On Tuesday, Mel Watt, the newly installed overseer of Fannie Mae and Freddie Mac, said the mortgage giants should direct their focus toward making more credit available to homeowners, a U-turn from previous directives to pull back from the mortgage market.
In coming weeks, six agencies, including Mr. Watt’s, are expected to finalize new rules for mortgages that are packaged into securities by private investors. Those rules largely abandon earlier proposals requiring larger down payments on mortgages in certain types of mortgage-backed securities.
The steps mark a sharp shift from just a few years ago, when Washington, scarred by the 2008 crisis, pushed to restrict the flow of easy money that fueled the housing bubble and its subsequent bust. Critics of the move to loosen the reins now, including some economists and lenders, worry that regulators could be opening the way for another boom and bust.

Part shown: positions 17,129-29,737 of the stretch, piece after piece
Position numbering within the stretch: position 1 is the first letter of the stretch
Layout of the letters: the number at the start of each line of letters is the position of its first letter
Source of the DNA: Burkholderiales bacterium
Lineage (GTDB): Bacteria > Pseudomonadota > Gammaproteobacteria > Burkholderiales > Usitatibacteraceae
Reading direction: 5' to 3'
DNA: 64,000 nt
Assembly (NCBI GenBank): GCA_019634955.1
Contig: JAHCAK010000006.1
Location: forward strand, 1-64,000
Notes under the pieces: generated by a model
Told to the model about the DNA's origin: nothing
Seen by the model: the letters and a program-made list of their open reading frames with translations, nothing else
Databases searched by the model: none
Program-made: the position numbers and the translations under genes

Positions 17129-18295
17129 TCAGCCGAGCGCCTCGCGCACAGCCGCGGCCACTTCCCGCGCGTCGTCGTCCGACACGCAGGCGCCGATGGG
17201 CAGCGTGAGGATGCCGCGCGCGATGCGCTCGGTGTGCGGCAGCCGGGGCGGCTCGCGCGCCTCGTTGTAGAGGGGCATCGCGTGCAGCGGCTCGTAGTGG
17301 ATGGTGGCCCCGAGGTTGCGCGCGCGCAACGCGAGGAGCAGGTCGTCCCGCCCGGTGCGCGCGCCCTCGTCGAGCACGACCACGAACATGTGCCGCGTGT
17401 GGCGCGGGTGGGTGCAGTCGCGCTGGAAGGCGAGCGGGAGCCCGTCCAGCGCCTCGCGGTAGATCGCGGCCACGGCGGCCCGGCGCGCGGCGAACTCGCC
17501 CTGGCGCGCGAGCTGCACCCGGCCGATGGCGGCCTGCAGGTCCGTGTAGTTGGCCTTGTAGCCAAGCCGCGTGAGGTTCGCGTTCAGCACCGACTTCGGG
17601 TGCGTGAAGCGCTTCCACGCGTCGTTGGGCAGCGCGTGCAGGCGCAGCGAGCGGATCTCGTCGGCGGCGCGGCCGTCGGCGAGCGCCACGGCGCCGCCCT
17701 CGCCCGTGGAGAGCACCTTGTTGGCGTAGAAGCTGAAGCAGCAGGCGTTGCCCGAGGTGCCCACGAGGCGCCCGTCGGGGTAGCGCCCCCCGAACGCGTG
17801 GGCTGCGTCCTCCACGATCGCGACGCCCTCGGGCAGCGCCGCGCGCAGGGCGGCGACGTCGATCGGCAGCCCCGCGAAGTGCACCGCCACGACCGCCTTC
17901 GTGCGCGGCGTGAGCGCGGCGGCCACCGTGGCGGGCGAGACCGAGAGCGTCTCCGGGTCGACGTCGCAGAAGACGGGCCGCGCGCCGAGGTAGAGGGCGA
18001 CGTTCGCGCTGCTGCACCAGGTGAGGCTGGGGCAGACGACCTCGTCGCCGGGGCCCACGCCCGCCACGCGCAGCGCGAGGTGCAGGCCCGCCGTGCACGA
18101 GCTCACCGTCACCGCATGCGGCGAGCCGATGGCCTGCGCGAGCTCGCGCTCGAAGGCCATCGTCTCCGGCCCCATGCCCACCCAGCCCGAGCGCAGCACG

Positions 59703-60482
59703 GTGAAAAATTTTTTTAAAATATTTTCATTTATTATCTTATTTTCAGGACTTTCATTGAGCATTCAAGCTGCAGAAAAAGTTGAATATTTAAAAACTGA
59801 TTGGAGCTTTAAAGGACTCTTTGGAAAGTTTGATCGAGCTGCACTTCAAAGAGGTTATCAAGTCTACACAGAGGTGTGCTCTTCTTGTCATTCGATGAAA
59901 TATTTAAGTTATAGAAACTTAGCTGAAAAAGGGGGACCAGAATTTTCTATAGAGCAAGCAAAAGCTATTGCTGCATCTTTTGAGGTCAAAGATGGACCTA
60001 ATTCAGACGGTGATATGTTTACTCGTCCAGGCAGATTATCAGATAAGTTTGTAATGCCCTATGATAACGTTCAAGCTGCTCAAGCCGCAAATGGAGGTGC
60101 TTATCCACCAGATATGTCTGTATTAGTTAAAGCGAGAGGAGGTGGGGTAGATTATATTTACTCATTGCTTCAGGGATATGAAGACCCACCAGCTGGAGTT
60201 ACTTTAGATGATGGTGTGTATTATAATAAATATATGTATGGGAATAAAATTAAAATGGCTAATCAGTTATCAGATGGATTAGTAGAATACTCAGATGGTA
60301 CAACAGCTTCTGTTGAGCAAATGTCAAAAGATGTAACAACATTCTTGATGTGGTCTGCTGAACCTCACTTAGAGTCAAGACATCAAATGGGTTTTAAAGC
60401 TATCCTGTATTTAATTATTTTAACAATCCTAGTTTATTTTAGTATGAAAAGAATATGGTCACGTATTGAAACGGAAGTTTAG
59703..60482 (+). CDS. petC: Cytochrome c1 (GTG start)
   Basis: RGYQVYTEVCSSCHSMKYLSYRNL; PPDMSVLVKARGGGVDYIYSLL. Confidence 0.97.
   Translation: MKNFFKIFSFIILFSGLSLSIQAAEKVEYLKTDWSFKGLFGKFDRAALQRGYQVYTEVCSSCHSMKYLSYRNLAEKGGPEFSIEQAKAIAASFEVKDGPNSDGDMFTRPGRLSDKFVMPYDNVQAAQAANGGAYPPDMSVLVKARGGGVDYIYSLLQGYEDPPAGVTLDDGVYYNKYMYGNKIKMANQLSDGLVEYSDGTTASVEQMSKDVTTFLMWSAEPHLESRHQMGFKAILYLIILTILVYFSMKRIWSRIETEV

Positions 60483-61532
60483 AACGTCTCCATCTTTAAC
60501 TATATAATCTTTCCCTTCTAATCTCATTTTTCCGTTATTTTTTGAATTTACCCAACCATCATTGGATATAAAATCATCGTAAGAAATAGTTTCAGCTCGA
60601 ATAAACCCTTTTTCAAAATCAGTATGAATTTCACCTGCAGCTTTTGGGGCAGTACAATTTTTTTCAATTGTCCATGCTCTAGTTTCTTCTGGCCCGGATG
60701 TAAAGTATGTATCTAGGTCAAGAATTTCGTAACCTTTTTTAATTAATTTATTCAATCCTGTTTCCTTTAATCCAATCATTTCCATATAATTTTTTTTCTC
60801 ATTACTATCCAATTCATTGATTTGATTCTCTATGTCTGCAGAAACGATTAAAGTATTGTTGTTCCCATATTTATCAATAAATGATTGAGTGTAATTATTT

For the past year, top policy makers at the White House and at Federal Reserve have expressed worries that the housing sector, traditionally a key engine of an economic recovery, is struggling to shift into higher gear as mortgage- dependent borrowers remain on the sidelines.
Both Treasury Secretary Jacob Lew and Federal Reserve Chairwoman Janet Yellen last week noted the housing market as a factor holding back the economic recovery.
1. It is not surprising that the federal government would want to support homeownership: pretty much every President since the 1920s has extolled the virtues of owning a home. Additionally, since the late 1800s homeownership has been a key marker of the American Dream.
2. The comments made earlier this week make it sound like the government sees housing as a sector that should help lead the economy. In other words, housing is an industry with a wide impact from developers to the construction industry to real estate agents to individuals looking for a home. Housing doesn’t necessarily have to be viewed this way; the article also hints that housing is lagging behind other parts of the economy. Put differently, housing improves after other parts of the economy improve.